If Psalm 129 addressed the distress of facing outside hostilities, Psalm 130 focuses upon our inward ones. As a penitential psalm (others include Psalms 6, 25, 32, 38, 51, and 148), repentance of sin is the primary theme. Given that repentance is crucial to our life as Christ’s disciples, we would do well to familiarize ourselves with how the Bible itself teaches us to repent through psalms like this one.

O LORD HEAR MY VOICE // VERSES 1-2

The psalm begins on a thunderous note. A tension between a deep sense of urgency and expectant patience in God’s omnipotence is found throughout the psalm, but the psalmist’s desperation is felt right from the start. He was within the depths, the pit of despair, from which he cried out the LORD for mercy. We must take note of a few things from these initial verses.

First, sin sinks us into the depths, whether we realize it or not. Sin is not a simple defect, a blemish to be healed with a little bit of balm and time. Sin is a chasm, ready to swallow alive all who venture to look over its edge. Sin is death. Without this understanding, the very concept of repentance becomes nonsensical, but if we see sin for what it truly is, it may lead us to call upon the LORD.

It should also be said that guilt over sin is of no use unless it leads us to actually calling upon the LORD for salvation. When guilt becomes condemnation, we are given a tour of the depths of our sin, but we are given no hope of rescue. This is equally as damning as never realizing sin’s sinfulness at all. We must have a brutally honest detestation of our sin, but we must then turn toward God. Only then can we be saved.

Second, repentance must include crying out to the LORD. Like a child for his mother, we must cry out to God for His mercy. An infant cries because it is utterly helpless. It possesses no strength on its own to feed itself, clothe itself, or comfort itself. It is entirely dependent upon its mother. Its cry, therefore, is one for mercy. Mercy for relief from hunger, from fear. So must our cries be to the LORD, a cry of absolute inability.

WITH YOU THERE IS FORGIVENESS // VERSES 3-4

After calling to the LORD for mercy from the depths, the psalmist now turns his attention toward God’s forgiveness of sin. Verse 3 places verse 4 in its proper perspective. Our God is a God of forgiveness, but He is also both holy and righteous. If God were to count each of our sins against us, who could stand in His presence? No one. None is sufficiently presentable. Even our best righteous deeds are filthy rags before Him. His readiness to hear our cries for mercy (let alone respond to them!) is a pure grace from His hand. And yet He gives to us that very grace. With Him there is forgiveness.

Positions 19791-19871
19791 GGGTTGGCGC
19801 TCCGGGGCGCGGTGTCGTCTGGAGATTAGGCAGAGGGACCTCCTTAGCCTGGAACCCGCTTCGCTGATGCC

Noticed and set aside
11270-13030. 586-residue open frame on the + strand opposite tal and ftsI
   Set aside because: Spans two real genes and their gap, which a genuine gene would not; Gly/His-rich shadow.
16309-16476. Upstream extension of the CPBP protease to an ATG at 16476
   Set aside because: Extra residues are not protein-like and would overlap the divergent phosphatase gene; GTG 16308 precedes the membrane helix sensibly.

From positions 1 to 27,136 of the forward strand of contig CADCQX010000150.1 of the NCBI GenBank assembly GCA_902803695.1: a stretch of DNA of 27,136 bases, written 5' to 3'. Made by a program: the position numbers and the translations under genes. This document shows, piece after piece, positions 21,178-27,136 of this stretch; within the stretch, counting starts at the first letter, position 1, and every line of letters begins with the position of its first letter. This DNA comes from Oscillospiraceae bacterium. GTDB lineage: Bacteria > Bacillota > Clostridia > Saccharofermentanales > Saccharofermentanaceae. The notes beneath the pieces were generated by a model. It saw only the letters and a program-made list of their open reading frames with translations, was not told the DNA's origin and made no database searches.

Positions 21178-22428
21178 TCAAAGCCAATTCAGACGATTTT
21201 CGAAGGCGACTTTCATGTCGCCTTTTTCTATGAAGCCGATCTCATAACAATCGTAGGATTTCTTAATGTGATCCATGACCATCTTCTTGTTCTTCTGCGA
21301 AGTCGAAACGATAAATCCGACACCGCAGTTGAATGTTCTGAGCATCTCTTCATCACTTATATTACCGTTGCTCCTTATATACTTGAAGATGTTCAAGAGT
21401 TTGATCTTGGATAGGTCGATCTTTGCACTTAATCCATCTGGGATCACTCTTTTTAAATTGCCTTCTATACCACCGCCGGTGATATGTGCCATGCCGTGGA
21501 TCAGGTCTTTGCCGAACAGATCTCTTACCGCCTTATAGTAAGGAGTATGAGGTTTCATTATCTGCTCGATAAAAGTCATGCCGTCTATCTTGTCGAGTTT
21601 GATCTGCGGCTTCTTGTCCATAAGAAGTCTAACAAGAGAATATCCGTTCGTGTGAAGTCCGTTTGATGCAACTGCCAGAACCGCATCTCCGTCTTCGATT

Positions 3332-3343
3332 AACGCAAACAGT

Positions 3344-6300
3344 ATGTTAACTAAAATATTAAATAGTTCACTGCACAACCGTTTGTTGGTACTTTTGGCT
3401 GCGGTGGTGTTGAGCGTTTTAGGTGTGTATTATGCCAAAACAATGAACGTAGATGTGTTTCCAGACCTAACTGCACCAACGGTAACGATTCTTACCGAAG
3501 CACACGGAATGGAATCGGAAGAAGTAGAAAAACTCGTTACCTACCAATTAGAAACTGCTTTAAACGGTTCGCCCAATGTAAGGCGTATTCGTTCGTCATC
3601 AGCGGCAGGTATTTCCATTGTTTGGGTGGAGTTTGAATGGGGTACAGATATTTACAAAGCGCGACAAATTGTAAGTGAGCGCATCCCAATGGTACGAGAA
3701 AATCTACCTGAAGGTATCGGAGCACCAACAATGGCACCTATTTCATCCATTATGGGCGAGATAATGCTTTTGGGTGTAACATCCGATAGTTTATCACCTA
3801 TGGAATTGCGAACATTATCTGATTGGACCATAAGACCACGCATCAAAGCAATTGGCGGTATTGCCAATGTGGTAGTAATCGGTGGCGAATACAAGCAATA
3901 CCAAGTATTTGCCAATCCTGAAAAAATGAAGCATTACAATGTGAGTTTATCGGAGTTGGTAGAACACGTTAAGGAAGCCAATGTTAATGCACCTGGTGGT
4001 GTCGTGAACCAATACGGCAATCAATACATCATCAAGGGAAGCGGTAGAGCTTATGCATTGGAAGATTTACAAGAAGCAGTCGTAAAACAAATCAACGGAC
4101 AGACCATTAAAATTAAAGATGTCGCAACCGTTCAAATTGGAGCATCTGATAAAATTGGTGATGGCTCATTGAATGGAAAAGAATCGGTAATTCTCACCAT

Of course, as Christians, we now understand the true price of that forgiveness. By God’s design, He could not simply erase away our sins as if they had never occurred. If, after all, He swept our sins under the metaphorical rug of heaven, He would not be entirely just. Justice demands a payment for sin, for each and every sin.

Our sin against God is no different. Sin can, therefore, only be forgiven whenever retribution has been made. Yet because of God’s eternality, our sin against Him bears an eternal consequence. Such is the beauty of Christ’s sacrifice for us. As the eternal God, Jesus was able to pay our debt in full. This is the means of our forgiveness: God dying in our place. The LORD willingly ventured into the depths in order to rescue us from the depths of our sin.

Because of such an amazing grace, we learn all the more to fear God. Does that statement seem correct to you? I would imagine that seeing the logic of verse 4 is a bit difficult. How exactly does God’s forgiveness lead to a greater fear of Him? The connection of the two is crucial because grace that does not lead to fear is what Bonhoeffer called cheap grace. This is the kind of grace that many believe in today. It costs nothing of God, and it requires nothing of us. Under this grace, God becomes our sponsor, not our savior. He funds our hopes and dreams as we pursue them endlessly. When we fail, He is always ready to forgive, as long as we do so sincerely. According to cheap grace, sin is an inconvenience, a mistake that the wise will overlook. The logic of atonement is, thereby, shifted. God’s punishment of sin is no longer just. In fact, we place the burden upon Him. We come to believe that a refusal to pardon sin is an unjust action. Grace and forgiveness become cheap because they are assumed to be intrinsic rights. The fear of God cannot coexist with this kind of grace.